Huntington Bancshares in Columbus, Ohio, will add $45 million to its litigation reserve in the third quarter after a judge ordered it to repay $71.8 million to the victims of a fraud scheme.

The judgment, in the U.S. District Court for Michigan's Western District, follows nearly ten years of litigation and affirms an earlier ruling by a bankruptcy court. The trustee for two bankrupt software companies, which worked together in a Ponzi scheme to defraud lenders and investors, sued Huntington in 2006 to recover money transferred to the bank before the scheme fell apart. Huntington was not entitled to benefit from fraud and needed to return the money, the trustee argued.

Huntington said Wednesday it will continue to contest the case. It disclosed the court's ruling in a regulatory filing Tuesday.

"Huntington disagrees with this ruling and will move forward to appeal," a company spokesman wrote in an email Wednesday. "We continue to maintain that this opinion exceeds legal precedent."

Huntington had previously built up its reserves against loss in this case, and with the additional $45 million the bank is now fully reserved in case the ultimate judgment goes against it, the spokesman added.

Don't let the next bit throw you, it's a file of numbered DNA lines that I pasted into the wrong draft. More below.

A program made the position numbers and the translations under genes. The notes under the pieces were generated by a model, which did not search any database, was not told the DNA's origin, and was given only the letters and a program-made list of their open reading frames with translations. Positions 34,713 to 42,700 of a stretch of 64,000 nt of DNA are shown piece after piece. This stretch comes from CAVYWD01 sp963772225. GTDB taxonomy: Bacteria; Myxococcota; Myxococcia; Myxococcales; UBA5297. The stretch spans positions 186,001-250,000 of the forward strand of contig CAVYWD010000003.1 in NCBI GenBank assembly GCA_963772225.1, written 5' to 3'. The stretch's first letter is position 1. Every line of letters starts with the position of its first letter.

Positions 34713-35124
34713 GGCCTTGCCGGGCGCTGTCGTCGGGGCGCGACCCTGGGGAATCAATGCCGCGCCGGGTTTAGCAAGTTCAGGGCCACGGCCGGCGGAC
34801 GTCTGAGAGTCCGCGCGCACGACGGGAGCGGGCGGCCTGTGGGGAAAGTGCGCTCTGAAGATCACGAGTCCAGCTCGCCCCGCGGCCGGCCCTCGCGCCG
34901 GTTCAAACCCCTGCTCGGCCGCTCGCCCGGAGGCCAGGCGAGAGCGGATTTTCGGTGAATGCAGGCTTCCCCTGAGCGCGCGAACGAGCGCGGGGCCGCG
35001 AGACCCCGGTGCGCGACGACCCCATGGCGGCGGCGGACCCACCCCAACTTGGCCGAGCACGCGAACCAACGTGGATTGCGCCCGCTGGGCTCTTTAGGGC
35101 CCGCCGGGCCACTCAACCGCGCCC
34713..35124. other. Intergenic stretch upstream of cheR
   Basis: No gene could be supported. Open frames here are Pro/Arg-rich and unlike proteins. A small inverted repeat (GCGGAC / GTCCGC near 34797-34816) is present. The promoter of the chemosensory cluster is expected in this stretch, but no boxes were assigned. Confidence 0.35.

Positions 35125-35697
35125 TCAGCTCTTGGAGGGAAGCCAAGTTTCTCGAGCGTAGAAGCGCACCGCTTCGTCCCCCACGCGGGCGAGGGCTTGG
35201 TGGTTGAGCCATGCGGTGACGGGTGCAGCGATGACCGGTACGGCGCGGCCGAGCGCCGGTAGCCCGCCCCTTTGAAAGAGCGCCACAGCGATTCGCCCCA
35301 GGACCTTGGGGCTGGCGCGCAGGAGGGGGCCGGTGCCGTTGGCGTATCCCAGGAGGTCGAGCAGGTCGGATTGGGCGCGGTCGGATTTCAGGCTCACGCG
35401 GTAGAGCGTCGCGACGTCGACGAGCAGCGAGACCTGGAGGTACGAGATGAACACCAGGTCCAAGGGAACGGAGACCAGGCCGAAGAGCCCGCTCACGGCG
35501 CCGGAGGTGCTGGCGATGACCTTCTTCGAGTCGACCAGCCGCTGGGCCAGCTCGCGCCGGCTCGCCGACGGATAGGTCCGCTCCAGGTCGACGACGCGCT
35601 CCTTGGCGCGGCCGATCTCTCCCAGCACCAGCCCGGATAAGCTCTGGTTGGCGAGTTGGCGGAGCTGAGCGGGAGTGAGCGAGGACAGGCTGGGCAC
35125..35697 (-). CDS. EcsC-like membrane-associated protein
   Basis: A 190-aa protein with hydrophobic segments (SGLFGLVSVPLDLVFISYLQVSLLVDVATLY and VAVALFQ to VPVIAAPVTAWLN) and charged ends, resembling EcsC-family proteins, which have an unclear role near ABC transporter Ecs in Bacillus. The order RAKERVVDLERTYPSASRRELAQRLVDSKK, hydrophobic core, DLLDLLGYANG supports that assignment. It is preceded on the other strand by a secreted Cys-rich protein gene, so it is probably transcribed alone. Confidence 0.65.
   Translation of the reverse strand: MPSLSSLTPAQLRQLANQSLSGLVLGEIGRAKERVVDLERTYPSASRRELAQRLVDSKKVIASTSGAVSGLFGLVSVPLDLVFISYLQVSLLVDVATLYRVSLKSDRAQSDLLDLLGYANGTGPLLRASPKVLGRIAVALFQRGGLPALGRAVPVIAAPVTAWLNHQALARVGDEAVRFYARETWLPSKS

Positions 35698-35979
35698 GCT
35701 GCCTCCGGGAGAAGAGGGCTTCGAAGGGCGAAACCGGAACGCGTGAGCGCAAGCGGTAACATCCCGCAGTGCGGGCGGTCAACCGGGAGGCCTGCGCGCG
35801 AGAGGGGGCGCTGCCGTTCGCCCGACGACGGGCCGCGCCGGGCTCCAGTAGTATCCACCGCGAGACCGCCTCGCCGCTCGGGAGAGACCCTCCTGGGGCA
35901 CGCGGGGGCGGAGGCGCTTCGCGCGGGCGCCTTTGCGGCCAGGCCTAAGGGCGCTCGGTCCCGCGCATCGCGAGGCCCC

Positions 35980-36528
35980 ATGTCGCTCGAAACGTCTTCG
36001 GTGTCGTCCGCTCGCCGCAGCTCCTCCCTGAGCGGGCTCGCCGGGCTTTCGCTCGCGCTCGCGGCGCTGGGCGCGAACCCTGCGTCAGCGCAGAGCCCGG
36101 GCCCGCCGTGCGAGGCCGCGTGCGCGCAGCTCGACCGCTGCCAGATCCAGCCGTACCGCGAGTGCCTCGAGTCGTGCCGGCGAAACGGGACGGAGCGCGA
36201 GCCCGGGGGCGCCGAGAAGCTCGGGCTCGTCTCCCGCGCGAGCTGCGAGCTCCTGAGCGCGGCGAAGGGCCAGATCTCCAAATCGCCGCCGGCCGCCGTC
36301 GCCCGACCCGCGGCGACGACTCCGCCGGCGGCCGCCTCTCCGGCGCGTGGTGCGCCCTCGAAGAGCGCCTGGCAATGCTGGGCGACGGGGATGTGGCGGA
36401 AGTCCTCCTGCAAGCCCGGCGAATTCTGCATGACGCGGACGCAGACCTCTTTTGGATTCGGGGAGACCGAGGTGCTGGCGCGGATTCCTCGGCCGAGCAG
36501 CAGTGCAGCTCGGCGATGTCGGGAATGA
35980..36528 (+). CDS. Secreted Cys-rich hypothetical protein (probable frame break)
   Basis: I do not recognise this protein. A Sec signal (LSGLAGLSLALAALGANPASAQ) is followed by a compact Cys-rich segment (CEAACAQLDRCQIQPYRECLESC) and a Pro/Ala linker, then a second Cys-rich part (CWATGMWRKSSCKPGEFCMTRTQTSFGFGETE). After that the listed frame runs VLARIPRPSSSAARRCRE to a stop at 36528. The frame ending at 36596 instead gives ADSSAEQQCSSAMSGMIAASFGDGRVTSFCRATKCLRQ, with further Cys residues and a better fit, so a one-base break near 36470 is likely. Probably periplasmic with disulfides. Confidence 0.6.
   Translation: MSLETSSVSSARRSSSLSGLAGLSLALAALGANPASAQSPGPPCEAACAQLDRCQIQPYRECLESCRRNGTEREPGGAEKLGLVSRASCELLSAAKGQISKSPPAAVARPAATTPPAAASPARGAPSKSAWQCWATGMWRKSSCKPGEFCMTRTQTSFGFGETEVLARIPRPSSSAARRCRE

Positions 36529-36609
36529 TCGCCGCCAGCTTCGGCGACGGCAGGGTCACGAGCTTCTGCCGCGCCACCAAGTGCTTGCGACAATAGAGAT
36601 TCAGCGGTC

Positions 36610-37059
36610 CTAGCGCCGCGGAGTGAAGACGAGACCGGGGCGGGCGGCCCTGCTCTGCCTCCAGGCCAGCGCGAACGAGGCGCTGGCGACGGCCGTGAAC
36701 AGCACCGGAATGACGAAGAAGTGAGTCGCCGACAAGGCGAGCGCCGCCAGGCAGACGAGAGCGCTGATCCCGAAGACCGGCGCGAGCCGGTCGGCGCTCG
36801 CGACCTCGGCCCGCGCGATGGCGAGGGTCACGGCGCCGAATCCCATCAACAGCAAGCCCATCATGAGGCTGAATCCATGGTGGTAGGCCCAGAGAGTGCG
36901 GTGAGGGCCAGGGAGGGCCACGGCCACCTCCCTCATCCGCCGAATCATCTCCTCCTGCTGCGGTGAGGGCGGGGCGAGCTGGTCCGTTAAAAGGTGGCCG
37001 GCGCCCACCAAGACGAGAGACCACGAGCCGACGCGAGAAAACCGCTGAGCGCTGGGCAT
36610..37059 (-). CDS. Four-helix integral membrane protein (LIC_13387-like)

The lawsuit stems from the actions of two software companies, Cyberco Holdings and Teleservices Group, founded by Barton Watson, who killed himself in 2004 after his offices were raided by the Federal Bureau of Investigation. His scheme involved borrowing money on behalf of one company ostensibly to buy equipment from the other, then keeping the money, according to court documents.

Huntington lent money to Cyberco and served as its depository bank until 2002, when it dropped Watson as a client and sought to reduce its exposure to his companies, the documents state. The nearly $72 million judgment equals Cyberco's deposits and loan repayments to Huntington.

The additional $45 million provision will not be a huge hit to Huntington's third-quarter earnings, Sandler O'Neill analyst Scott Siefers wrote in a note published Tuesday. The cost is "unfortunate," but "we consider the impact of the heavier litigation reserve manageable," he wrote

Investors appear to agree that Huntington will be able to withstand the legal loss. Its stock had risen 2% between Monday's closing price and early-afternoon trading Wednesday.

The expense is also a relatively small contribution to the $68 billion-asset company's total reserves. While Huntington did not disclose its total litigation reserve in its latest earnings statement, its total reserve against loan losses was about $655 million.

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